Civilian militarism, military civilians

January 04, 1996|By William Pfaff

PARIS -- The continuing deployment in Bosnia of elements of the U.S. First Armored Division, against the opposition of Generals Mud and Flood, has again dramatized the role of the United States as the most important military power on earth, while again posing the question: Why?

It is prudent and comforting, if expensive, to possess military resources superior to those which could be employed against the nation, but the United States today has for practical purposes more military power than all of the rest of the world combined.

Many have described the budget and social distortions produced by this military spending. The Congress presses even more money on the Pentagon than the Pentagon asks. The United States is said to have become the ''national-security state'' Dwight Eisenhower was talking about when he warned against the ''military-industrial complex.'' There is truth in this; but something more subtle has also happened.

The standard history of militarism was published by Alfred Vagts, in 1937. In it he described militarism as an array of customs, interests, actions and thought ''associated with armies and wars and yet transcending military purpose.'' It is even ''so constituted that it may hamper and defeat the purposes of the military,'' which are limited to actual operations of war and the science of war.

This description only partly fits the United States today, but there are troubling concordances. One could argue that the United States has invented a new, ''civilianized'' version of militarism. For complicated reasons, civilians have become more militaristic than the military themselves.

The latter obviously do their duty, as in Bosnia. But battle is not what they want. In traditional armies, officers sought ''glory,'' a reputation for courage and honor that could be won only in battle.

The American army has always been profoundly civilian. Its military romantics, such as MacArthur and Patton, have always had to yield to bureaucratic priorities. The U.S. Army is not commanded, but managed. For many years the highest-ranking graduates of West Point chose the Corps of Engineers, not the infantry or cavalry. Today the road to high command is by way of an MBA.

Today's American services have successfully imposed their own rules about where and when they will fight. Before he retired as chief of the joint staffs, Gen. Colin Powell coolly laid out in a press interview those rules with respect to intervention in Yugoslavia. In an administration other than the Clinton administration it would have been considered insubordination.

You do not join the American army or navy today to be a warrior. You do it to learn a trade, or earn money for college, or to have a well paid retirement after 20 or 30 years. War -- even a deployment like that in Bosnia -- interferes with that. The troops resent it. Their wives complain that their husbands didn't join up for this. It interferes with the essentially civilian social reality of the American services.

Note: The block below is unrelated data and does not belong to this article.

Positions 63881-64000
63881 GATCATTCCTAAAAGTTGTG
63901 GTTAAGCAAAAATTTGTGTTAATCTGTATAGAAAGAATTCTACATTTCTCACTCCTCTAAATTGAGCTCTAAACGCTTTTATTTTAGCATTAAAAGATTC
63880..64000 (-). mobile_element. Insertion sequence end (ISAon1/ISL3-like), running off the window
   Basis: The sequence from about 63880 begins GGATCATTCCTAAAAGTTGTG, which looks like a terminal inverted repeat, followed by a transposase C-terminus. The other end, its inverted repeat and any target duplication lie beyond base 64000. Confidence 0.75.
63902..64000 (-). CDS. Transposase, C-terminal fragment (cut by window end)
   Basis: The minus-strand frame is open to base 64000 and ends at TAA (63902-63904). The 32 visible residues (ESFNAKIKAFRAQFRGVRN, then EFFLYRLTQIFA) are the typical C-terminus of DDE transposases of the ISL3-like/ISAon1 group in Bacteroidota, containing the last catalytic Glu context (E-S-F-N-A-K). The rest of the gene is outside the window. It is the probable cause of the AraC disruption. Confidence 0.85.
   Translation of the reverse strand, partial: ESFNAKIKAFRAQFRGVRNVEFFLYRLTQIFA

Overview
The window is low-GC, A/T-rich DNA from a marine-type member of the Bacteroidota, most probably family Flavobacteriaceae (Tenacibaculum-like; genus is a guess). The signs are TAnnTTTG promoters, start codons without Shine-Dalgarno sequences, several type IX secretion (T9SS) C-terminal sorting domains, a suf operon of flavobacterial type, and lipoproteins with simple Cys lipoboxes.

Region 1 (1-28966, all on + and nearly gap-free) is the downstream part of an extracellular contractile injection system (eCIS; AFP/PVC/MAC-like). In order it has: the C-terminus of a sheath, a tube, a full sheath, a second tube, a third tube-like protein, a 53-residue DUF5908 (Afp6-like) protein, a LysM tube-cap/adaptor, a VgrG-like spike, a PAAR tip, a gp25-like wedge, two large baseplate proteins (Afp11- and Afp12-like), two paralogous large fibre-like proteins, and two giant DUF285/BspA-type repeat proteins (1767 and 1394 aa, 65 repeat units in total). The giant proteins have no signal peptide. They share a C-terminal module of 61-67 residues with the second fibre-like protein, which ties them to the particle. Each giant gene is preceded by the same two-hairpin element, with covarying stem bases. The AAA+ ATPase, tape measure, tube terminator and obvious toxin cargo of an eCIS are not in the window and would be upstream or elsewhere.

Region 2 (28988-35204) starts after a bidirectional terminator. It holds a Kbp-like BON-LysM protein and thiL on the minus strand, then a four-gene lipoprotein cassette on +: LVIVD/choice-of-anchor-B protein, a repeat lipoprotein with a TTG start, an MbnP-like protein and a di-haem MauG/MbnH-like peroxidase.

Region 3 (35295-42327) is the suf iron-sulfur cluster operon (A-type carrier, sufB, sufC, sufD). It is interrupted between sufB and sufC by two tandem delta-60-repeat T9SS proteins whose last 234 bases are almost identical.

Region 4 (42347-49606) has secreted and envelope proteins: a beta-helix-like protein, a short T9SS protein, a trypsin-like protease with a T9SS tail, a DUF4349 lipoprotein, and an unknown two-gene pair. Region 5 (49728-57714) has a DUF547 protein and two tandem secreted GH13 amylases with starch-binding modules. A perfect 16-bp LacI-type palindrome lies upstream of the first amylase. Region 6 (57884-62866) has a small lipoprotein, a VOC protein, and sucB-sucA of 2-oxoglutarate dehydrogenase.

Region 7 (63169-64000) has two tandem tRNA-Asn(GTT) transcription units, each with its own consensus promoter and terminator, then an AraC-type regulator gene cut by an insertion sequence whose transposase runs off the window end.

The ideal United States

American military bases today are the economically secure, peaceful, racially integrated, full-employment family communities that no longer exist in the real United States. They even enjoy the universal free medical care that American civilian society has rejected for itself. The services have become not only a simulacrum of civilian society but an idealized version of it.

There is, moreover, among civilians a widespread conviction that military society has gone the right way, and civilian society gone wrong in the United States, so that the military are preserving and defending American values and ways of life against the disintegrative forces in the larger American society.

In the past, Americans saw themselves reflected in the values of their citizen army. Now they seem to long for the army's values to be established in civilian society. This seems fundamental to America's new civilian militarism.

Before 1940 the existence of a large standing army was unacceptable to most Americans. Mass civilian armies were raised for the Civil War and the First World War -- and dissolved immediately afterward. The civilian army of the Second World War was precipitously disbanded, a process reversed only by the new outbreak of war in Korea.

After that, conscription preserved the principle of a civilian army, but national service ended in 1973, victim of its abuse in the Vietnam War. That broke a crucial bond between Americans and what then became what Madison and others had opposed: a large and entirely professional standing peacetime military force, which has become the most powerful individual actor in Washington politics.

It was said that Prussia in the 19th century was an army which possessed a state. There is a non-polemical sense in which the same thing may be said about the United States today. There is one radical difference. America's military are not militarists. America's civilians have been militarized.

William Pfaff is a syndicated columnist.

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